There are many reasons mobbing happens in the workplace. Viorel Constantinescu (2014), in his article titled Mobbing: Psychological Terror in the Workplace along with Maureen Duffy and Len Sperry (2014) in their book [Kindle edition] titled Overcoming Mobbing: A Recovery Guide for Workplace Aggression and Bullying, identifies several reasons mobbing happens:

  • Human Resource management deficiencies.
  • Unstable workplace.
  • Personality traits of the target; laugh too loud; talk too much; gay; straight.
  • Group dynamics.
  • Interpersonal relationships between work colleagues.
  • Frequent organizational changes.
  • Professional activities causing high stress levels.
  • Management ignores, tolerates, misinterprets, or instigates mobbing.
  • Asks too many questions; speaks up about what is right or wrong.
  • Possesses opinions or ideas; gets things done; has a vision; doesn’t have a vision.
  • Doesn’t understand the organizational culture.
  • Isn’t a team player; is a team player.
  • Lack of activity; boredom.
  • Absence of clearly defined rules and norms; work interferences.
  • Abuse of power; instigator chooses to leverage authority when settling disputes instead of identifying faults within the system.

To many of us looking on from the outside, several of these reasons seem to be trivial, ludicrous or plain do not make sense. The catalyst that triggers mobbing doesn’t have to make sense; it’s just there.

Mobbing evolves through several phases that occur in a specific sequence. Every time mobbing has been reported or studied, these five phases, in the same order every time, have been observed to have taken place. Margaret R. Kohut (2007) in her book [Kindle edition] titled The Complete Guide to Understanding, Controlling, and Stopping Bullies & Bullying at work: A Guide for Managers, Supervisors, and Employees, lists the five phases mobbing behavior goes through:

  1. Conflict – While conflicts, in and of themselves, are not mobbing behaviors, they are the first step in the mobbing process if the conflict is not resolved quickly and amicably.
  2. Aggressive Acts – If the conflict is not resolved, it will continue to grow and, in time, aggressive acts, such as psychological assaults, will begin to take place toward the person who will eventually become the mobbing target.
  3. Management Involvement – At this time and as the hostilities continue to develop, upper-level management personnel have a choice to make. They can step in and call a halt to the developing situation or they can join in and begin the isolation and expulsion process.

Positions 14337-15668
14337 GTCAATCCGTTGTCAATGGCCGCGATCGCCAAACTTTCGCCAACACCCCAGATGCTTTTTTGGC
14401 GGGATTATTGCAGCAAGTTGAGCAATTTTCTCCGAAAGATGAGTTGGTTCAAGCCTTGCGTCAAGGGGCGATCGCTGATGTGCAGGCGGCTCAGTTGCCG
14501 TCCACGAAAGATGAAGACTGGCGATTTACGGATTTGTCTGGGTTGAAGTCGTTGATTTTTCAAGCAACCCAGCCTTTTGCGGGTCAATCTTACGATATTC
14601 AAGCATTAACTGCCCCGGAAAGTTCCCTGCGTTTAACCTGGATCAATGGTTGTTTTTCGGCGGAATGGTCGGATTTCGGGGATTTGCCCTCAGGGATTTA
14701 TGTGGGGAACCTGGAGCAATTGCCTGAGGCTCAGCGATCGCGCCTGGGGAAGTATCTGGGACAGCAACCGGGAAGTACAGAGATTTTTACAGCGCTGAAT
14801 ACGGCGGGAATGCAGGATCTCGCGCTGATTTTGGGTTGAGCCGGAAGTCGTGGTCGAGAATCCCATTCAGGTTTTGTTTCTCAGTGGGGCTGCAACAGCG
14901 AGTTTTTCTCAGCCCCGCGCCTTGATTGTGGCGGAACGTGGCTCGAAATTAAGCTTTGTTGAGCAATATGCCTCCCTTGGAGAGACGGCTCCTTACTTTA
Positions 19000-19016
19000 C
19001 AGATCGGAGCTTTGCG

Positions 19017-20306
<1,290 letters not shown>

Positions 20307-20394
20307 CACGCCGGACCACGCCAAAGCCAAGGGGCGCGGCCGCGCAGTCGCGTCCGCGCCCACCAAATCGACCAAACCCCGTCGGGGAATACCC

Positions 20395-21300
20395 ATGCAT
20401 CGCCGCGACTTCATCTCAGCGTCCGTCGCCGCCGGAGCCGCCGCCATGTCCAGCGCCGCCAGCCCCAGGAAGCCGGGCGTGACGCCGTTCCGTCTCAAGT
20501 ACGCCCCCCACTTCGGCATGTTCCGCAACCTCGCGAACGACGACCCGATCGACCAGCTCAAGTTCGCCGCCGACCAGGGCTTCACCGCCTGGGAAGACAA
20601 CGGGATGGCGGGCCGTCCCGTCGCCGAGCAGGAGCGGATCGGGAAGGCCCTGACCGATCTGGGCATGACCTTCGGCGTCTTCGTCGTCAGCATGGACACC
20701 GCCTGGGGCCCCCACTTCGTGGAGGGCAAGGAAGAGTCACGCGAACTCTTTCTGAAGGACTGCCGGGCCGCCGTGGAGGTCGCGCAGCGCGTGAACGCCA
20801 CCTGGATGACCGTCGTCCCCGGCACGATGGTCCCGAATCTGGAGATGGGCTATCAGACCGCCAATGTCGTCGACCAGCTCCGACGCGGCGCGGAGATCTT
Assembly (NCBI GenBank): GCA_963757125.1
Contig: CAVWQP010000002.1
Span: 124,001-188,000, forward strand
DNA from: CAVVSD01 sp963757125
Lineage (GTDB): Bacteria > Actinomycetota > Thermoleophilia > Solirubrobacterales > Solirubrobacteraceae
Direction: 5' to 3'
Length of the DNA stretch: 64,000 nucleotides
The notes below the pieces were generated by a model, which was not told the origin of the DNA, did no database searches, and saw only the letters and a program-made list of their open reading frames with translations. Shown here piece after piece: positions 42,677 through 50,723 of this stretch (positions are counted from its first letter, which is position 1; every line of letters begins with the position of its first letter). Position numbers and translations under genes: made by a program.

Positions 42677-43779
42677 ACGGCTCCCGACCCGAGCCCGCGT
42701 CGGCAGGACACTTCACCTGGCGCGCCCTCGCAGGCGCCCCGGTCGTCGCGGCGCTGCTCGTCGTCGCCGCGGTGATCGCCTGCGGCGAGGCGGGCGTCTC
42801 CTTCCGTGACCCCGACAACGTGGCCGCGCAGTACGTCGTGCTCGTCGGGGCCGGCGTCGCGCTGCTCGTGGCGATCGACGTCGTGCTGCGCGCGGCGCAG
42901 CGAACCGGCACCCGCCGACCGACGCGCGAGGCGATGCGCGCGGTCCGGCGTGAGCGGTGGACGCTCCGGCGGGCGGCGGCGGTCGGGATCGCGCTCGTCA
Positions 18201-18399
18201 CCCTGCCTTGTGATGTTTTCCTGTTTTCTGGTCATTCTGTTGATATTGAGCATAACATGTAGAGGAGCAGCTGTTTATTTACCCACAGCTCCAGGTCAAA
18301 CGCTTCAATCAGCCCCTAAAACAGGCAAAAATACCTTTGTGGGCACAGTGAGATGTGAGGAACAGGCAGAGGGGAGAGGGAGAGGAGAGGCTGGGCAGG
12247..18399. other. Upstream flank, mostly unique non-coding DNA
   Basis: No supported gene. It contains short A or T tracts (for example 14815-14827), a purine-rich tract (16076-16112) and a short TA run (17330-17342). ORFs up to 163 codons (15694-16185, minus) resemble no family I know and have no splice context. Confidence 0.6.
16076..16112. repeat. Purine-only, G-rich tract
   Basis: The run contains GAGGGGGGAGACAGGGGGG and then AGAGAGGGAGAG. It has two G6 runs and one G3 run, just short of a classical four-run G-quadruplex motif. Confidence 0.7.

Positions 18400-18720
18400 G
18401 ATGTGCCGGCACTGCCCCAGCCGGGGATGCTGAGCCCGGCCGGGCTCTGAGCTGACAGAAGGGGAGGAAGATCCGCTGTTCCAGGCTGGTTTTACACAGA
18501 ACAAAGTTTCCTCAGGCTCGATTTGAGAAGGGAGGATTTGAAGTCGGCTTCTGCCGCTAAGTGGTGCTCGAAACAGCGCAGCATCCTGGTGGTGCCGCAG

4. Branding – This is a crucial step in the mobbing process. The, by now, clearly identified target has to be labeled (branded) as an employee who is difficult or mentally ill to justify what is happening to the target. This branding is done only to seriously escalate the mobbing and almost always leads to expulsion from the workplace.
  5. Expulsion – The target either resigns because they can no longer put up with the extreme stress the mobbing has caused or is fired.

Even though these phases have been identified as part of the mobbing process, there are required conditions that have to be present in order for bullying behavior in the workplace to be labeled as mobbing. Viorel Constantinescu (2014), in his article titled Mobbing: Psychological Terror in the Workplace along with Maureen Duffy and Len Sperry (2014) in their book [Kindle edition] titled Overcoming Mobbing: A Recovery Guide for Workplace Aggression and Bullying, identify the seven mandatory conditions required for workplace behavior to be called mobbing:

  1. Conflict – This is the crucial first step and has to happen to set the stage for the mobbing process. The initial conflict consists of four progressing elements: a) escalates out of control, b) involves increasing numbers of people, c) leaves the target without effective intervention by management, and d) results in the target being blamed (known as the scapegoat).
  2. Duration – To be considered persistent behavior, it has to happen for at least six consecutive months. If we categorize mobbing behavior according to the Diagnostic and Statistical Manual of Mental Disorders (DSM-V) for disease duration, acute diseases last less than six months; chronic diseases last longer than six months. Mobbing is considered to be a chronic conflict.
  3. Frequency – Must happen several times each month in consecutive months.
  4. Actions – At least two of the following five categories of negative actions happen: a) free speech is prohibited, such as not being allowed to voice own opinion or being shunned, b) systematic isolation from colleagues, c) change in tasks assigned, such as tasks being above or below professional capacity, d) reputation is attacked using such actions as gossip, talking behind target’s back, incorrect evaluations, etc., and e) violence or threat of violence is used.
  5. Inequality – Unable to properly defend self because of an inferior position in the company.
  6. Successive Stages – The five phases, listed above, happen in order.
  7. Intent to Persecute – The intent of the mobbing is to force the person to resign through the use of discrimination or treating the target differently than the other employees.